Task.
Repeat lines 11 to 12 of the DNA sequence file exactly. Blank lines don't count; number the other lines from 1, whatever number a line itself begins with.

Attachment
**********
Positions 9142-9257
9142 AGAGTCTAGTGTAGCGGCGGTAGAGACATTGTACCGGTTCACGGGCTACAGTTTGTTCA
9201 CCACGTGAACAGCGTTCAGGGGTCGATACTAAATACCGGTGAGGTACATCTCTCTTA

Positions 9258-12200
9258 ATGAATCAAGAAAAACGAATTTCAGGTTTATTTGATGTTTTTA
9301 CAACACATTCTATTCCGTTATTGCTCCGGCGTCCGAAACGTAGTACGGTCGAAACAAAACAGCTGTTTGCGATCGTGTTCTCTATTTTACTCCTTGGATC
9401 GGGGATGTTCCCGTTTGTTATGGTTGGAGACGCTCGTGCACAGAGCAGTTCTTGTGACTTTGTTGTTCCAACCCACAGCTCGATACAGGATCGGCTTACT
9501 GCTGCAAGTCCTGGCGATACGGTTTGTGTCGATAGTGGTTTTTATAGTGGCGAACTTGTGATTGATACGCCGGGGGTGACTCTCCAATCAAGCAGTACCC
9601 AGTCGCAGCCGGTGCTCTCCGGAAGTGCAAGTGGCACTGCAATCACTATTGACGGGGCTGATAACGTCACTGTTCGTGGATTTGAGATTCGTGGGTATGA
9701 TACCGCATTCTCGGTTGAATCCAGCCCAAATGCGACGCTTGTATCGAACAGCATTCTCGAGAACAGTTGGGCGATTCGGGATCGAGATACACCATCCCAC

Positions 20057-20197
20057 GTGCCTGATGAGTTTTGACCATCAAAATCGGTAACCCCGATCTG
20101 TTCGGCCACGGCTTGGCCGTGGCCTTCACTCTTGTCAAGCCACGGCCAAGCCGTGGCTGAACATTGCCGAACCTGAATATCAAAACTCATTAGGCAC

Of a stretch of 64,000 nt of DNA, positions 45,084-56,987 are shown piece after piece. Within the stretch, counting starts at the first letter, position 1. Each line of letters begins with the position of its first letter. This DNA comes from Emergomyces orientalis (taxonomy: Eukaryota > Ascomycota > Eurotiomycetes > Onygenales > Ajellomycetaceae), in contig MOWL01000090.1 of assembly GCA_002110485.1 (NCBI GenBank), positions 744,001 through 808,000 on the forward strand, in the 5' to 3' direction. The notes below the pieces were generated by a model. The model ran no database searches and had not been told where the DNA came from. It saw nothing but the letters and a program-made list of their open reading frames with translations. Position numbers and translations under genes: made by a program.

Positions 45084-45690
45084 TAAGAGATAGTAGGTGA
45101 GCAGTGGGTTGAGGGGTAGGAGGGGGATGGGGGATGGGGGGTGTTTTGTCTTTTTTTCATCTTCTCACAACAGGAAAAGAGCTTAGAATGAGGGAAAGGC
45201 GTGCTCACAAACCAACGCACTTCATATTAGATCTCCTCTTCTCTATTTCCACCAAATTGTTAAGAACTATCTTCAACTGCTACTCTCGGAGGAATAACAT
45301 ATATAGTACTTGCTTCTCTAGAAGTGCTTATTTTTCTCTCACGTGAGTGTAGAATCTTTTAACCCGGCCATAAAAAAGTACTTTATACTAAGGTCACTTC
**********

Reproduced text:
Positions 20057-20197
20057 GTGCCTGATGAGTTTTGACCATCAAAATCGGTAACCCCGATCTG